Although six persons who work in the TRC or have closely followed its work agree that Ospina's departure was inevitable, several fear that it could end up tarnishing two years of outreach efforts with the military and police, which had some success in achieving dialogue spaces with members of the security forces – and at least much more than with other sceptical sectors such as businessmen. In total, since 2019, the Commission conducted 14,360 interviews with 27,931 people, 145 of which were with members of the security forces, according to the institution. During that period, it received 158 reports from military institutions, retired military personnel and victims' organizations.
That trust-building had been achieved, as Justice Info recounted, after a year-long process that included private conversations facilitated by the TRC with militaries who played an active role in transitions in Chile, Nigeria and The Gambia. "Even 5 percent [of military members who committed crimes], as you say, will stop you from participating?" General Javier Urbina, a former member of Chile's Truth Commission, told his Colombian colleagues.
Following Ospina's departure, questions from the military and police have resurfaced as to whether their voices will be incorporated into the report. “The intention to listen to victims of the security forces sought more a validation than a real exercise of truth-seeking," 50 associations of veterans said in a letter last Thursday.
A new round with Uribe
A second episode reinforced that fear. A week ago, on May 10, in the middle of the TRC’s public hearing on false positives in Soacha, which Justice Info narrated this Monday, Commissioner Alejandro Valencia said that these extrajudicial executions were "war crimes and crimes against humanity committed as part of a government policy."
His words caused several simultaneous earthquakes. Former president Alvaro Uribe, whose term in office coincided with the peak of these homicides as well as their decline after 2008, announced criminal proceedings against the commissioner for what he called "slanderous statements against the government I presided over" and cited Major Ospina's resignation as proof of the TRC’s left-wing bias, in a new chapter of his stormy relationship with a Commission he had welcomed into his home a year ago for a controversial interview.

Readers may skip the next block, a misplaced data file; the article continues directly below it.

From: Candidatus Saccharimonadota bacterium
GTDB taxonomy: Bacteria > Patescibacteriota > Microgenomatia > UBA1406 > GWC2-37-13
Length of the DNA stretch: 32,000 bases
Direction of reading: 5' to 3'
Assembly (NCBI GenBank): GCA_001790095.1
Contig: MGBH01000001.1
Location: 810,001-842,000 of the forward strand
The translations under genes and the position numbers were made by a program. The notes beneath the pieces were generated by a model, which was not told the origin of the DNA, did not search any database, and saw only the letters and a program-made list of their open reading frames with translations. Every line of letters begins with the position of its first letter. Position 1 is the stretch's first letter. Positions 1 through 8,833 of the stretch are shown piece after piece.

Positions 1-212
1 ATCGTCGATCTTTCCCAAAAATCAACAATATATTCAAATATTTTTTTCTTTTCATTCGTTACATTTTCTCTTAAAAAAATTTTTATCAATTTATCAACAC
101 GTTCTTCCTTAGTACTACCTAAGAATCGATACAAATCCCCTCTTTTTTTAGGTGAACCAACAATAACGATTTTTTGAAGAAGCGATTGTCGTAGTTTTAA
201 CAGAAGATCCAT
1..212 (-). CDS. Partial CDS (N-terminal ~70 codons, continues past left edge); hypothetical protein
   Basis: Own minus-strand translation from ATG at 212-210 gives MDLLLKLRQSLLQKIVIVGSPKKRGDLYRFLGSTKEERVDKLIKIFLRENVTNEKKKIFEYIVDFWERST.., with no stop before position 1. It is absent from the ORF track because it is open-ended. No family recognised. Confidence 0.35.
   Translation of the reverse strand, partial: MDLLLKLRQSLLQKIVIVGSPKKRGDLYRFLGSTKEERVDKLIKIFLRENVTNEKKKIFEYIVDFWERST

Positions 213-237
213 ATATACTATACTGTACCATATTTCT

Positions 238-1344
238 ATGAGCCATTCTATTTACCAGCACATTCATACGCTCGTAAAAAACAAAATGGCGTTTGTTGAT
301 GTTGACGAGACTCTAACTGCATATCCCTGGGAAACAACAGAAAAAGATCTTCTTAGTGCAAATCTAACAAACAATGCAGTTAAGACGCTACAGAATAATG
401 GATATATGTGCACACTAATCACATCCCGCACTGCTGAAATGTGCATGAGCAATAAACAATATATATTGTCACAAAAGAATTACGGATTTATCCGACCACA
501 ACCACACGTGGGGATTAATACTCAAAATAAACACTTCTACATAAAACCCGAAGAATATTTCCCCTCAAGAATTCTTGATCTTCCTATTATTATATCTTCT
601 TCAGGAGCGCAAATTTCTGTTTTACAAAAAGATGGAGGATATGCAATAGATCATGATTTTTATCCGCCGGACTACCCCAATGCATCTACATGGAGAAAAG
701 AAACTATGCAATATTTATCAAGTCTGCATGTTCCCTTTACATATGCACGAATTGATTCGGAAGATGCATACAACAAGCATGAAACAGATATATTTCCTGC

Uribe accused Valencia of politically favouring opposition candidate Gustavo Petro, in the midst of an election in which the former president's party carries the burden of an unpopular government. Although the nine-month extension granted by the Constitutional Court to the TRC last year sought to prevent it from becoming an electoral punching bag, the episode undermined that promise.
Disclosing findings ahead of the report
But perhaps what caused the most outrage was that Valencia presented his explosive speech, without consulting the other commissioners, as a preview of the final product. Justice Info learned that for some of the commissioners, he had breached the spirit of their internal agreement on waiting until after elections to address sensitive issues.
Another commissioner, feminist lawyer Alejandra Miller, came to Valencia's defense, saying that his speech was "the result of a rigorous process of investigation by the TRC”. Although, to date the Commission has not presented its findings on these to the Colombian people.
Not even the Special Jurisdiction for Peace (JEP), the judicial arm of transitional justice that has a macro-case focusing on these crimes and that established the universe of 6,402 victims between 2002 and 2008, has gone that far.
In its first two indictments, it accused 25 military officers with regional command of war crimes and crimes against humanity, for being part of “criminal organizations embedded within military units”. But the tribunal - which deals with criminal and individual responsibilities, as opposed to the Commission which deals with collective ones - has been very careful with the terms it uses to describe the criminal phenomenon. In their decisions, justices speak of "a body count policy" and "an explicit incentives policy," but never of state or government policies.